Morrow Plots


Morrow Plots, University of Illinois
Morrow Plots University of Illinois at Urbana-Champaign.jpg
LocationUniversity of Illinois Urbana-Champaign
Coordinates40°6′16.01″N 88°13′32.95″W / 40.1044472°N 88.2258194°W / 40.1044472; -88.2258194Coordinates: 40°6′16.01″N 88°13′32.95″W / 40.1044472°N 88.2258194°W / 40.1044472; -88.2258194
Area0.8 acres (0.32 ha)
Built1876 (1876)
NRHP reference No.68000024 [1]
Significant dates
Added to NRHPMay 23, 1968
Designated NHLMay 23, 1968[2]

The Morrow Plots is an experimental agricultural field at the University of Illinois Urbana-Champaign. Named for Professor George E. Morrow, it is the oldest such field in the United States[3] and the second oldest in the world. It was established in 1876 as the first experimental corn field at an American college and continues to be used today, although with three plots of much reduced size, instead of the original ten half-acre lots.[3] The site was designated a National Historic Landmark on May 23, 1968.[2] The fields are managed by the College of Agricultural, Consumer, and Environmental Sciences.


The Morrow Plots occupy a central position on the campus of the University of Illinois Urbana-Champaign (UIUC), between the Main Quad and the South Quad. They are bounded on the south by West Gregory Drive, the north by the Observatory, the east by the Woese Institute for Genomic Biology, and the west by the Undergraduate Library. The plots currently consist of six small fields, each one-tenth of an acre in size. The two northernmost plots have been continuously planted in maize (corn) since 1876. The middle plots were originally planted in a rotation of corn and oats, with the oats replaced by soybeans in 1968. The southern plots were originally planted in a rotation of three years corn followed by three years meadow; this was replaced in 1901 by a rotation of corn, oats, and clover, and in 1953 by corn, oats, and alfalfa.[4]

It is popularly believed that the University constructed its Undergraduate Library to the west of the Plots with three stories underground, so that the library would not block the sun from the Morrow Plots. However, the University master plan at the time called for a large open plaza on that end of campus, which was an equally important reason the library was built underground.[5]


The Morrow Plots were begun in 1876 by Professor Manly Miles,[6] who established three half-acre fields with different crop schemes. These were expanded to ten plots in 1879 by George E. Morrow. At first, record keeping was not of the highest caliber, but by the turn of the 20th century it was clear that crop rotation was a useful component in preventing the depletion of soil quality. In the early 20th century, the number of plots were reduced, and their size was also reduced, in order to facilitate expansion of the university facilities. The northernmost plots are the only ones that date to Miles' 1876 establishment; his other plots are now occupied by the University of Illinois Observatory.[4]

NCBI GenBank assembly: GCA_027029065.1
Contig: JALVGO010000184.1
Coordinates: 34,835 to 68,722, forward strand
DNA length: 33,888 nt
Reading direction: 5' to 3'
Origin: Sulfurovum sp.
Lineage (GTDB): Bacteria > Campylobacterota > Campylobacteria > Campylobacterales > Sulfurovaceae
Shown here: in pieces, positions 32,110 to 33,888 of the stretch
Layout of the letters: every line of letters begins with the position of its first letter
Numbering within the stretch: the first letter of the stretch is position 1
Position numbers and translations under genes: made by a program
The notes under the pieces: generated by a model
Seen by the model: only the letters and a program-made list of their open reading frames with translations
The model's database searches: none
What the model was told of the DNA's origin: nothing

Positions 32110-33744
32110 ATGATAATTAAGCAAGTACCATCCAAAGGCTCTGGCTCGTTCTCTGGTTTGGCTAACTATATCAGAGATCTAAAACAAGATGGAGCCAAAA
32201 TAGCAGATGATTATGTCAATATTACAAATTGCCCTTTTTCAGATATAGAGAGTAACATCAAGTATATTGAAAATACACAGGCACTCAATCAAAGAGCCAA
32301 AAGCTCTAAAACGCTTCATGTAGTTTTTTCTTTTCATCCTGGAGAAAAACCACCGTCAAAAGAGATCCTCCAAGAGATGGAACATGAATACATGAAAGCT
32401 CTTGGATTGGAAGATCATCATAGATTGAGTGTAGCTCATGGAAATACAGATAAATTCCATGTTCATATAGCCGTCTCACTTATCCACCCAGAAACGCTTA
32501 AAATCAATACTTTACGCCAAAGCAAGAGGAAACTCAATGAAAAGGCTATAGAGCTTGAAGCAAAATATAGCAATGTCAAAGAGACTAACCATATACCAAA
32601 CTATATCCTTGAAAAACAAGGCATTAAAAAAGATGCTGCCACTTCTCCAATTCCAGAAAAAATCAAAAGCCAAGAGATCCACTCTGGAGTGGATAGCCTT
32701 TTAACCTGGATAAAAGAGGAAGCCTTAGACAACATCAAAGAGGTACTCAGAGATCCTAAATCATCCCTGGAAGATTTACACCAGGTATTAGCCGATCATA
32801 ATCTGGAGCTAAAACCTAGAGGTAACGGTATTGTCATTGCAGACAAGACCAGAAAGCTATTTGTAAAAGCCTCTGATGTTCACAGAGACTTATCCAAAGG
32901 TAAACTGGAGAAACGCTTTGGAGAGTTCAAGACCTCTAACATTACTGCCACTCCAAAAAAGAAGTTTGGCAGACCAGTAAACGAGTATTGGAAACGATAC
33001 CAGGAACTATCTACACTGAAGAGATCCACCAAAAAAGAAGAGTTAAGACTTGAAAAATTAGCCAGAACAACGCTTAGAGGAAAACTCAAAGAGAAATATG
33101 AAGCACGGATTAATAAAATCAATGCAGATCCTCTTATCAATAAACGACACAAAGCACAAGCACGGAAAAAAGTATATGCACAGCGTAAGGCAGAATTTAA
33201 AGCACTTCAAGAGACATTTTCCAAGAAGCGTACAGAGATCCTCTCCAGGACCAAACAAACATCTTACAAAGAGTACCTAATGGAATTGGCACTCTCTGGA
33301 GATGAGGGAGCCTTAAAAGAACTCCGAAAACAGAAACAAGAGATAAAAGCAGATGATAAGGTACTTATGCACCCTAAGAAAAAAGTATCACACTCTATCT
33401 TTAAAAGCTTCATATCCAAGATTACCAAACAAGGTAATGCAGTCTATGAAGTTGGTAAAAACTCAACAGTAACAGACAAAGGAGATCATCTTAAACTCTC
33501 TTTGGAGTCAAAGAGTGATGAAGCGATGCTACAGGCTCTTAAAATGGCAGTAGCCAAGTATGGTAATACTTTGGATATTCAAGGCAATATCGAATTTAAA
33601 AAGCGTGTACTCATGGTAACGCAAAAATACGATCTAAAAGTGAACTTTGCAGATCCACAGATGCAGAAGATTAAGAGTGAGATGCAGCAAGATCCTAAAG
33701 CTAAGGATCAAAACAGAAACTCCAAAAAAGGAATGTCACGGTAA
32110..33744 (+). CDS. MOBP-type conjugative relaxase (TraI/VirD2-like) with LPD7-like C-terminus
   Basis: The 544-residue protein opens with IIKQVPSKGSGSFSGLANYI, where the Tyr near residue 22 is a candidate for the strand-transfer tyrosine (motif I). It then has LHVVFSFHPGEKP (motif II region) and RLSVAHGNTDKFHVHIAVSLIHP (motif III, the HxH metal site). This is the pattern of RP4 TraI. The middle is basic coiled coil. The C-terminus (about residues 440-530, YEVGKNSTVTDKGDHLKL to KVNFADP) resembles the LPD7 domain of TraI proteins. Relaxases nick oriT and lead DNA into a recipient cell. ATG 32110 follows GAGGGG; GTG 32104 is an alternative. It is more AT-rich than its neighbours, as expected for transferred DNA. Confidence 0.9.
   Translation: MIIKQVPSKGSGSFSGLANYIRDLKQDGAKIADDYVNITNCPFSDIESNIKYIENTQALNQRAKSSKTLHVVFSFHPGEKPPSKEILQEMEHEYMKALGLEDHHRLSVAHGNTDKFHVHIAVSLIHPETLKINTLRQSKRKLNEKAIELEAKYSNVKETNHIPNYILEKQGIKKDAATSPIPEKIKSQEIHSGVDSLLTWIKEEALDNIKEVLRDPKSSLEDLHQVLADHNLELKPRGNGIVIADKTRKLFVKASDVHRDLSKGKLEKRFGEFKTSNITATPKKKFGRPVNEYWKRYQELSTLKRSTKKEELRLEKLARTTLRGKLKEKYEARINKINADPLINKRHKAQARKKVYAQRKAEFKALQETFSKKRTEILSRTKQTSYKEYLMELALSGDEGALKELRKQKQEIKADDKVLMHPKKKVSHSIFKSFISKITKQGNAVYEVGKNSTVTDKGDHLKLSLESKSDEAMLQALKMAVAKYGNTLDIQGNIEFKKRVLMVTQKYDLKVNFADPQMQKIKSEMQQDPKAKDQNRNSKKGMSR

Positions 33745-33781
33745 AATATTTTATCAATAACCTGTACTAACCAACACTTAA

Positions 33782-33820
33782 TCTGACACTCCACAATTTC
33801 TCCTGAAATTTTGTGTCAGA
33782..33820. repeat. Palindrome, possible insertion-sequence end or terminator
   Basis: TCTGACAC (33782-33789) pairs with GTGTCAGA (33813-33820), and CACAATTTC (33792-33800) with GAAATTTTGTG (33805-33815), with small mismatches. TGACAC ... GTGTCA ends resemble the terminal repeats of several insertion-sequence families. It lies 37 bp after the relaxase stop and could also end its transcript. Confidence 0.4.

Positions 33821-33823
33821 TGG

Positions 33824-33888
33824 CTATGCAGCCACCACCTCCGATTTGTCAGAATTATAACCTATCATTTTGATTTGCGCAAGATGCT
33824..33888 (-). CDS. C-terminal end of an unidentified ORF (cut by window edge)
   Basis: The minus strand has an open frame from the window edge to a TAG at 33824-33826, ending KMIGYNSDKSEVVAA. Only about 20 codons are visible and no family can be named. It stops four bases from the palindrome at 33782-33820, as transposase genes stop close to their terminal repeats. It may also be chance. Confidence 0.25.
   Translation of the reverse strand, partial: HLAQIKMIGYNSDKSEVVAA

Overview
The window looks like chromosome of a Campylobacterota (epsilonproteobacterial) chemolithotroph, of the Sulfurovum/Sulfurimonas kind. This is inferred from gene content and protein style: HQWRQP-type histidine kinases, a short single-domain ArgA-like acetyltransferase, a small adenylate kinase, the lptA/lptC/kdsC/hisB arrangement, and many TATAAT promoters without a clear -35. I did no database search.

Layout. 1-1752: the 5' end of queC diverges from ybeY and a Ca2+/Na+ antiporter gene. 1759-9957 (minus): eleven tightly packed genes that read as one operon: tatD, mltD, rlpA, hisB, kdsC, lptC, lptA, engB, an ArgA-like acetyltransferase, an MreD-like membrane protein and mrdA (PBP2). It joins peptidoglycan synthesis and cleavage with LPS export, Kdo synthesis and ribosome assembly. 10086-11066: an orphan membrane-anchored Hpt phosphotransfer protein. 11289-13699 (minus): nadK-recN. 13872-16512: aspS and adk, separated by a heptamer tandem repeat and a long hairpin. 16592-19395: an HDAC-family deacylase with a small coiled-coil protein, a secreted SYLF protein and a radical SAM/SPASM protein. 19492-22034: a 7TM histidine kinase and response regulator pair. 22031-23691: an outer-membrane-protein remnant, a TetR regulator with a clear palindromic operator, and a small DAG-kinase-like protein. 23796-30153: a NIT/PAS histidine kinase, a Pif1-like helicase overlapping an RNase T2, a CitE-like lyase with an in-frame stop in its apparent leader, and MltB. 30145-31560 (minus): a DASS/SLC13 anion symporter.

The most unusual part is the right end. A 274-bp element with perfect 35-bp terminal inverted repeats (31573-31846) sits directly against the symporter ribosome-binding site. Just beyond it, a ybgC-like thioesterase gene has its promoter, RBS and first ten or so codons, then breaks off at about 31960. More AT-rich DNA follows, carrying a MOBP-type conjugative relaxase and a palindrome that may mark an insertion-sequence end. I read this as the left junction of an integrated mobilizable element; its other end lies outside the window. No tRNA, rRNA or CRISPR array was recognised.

The results of the experiments which were carried out at the Morrow Plots showed that "soil quality is a vital component of agricultural productivity", and that the "use of science and technology ... increased crop productivity over four-fold."[3]


See also


  1. ^ "National Register Information System". National Register of Historic Places. National Park Service. January 23, 2007.
  2. ^ a b "Morrow Plots, University of Illinois". National Register Digital Assets. National Park Service. Retrieved August 4, 2015.
  3. ^ a b c "Morrow Plots is an Urbana Legend". Partners. Illinois Farm Bureau. Spring 2009.
  4. ^ a b "NHL nomination for Morrow Plots". National Park Service. Retrieved 2017-04-22.
  5. ^ Leetaru, Kalev. "Morrow Plots". UIHistories Project. Retrieved 2019-09-26.
  6. ^ Allen, Kristen (September 15, 2019). "Morrow was not first to propose experimental plots". The News-Gazette. Retrieved 2019-09-26.

External links

  • The Morrow Plots by the Department of Crop Sciences at the University of Illinois Urbana-Champaign
  • Morrow Plots on LocalWiki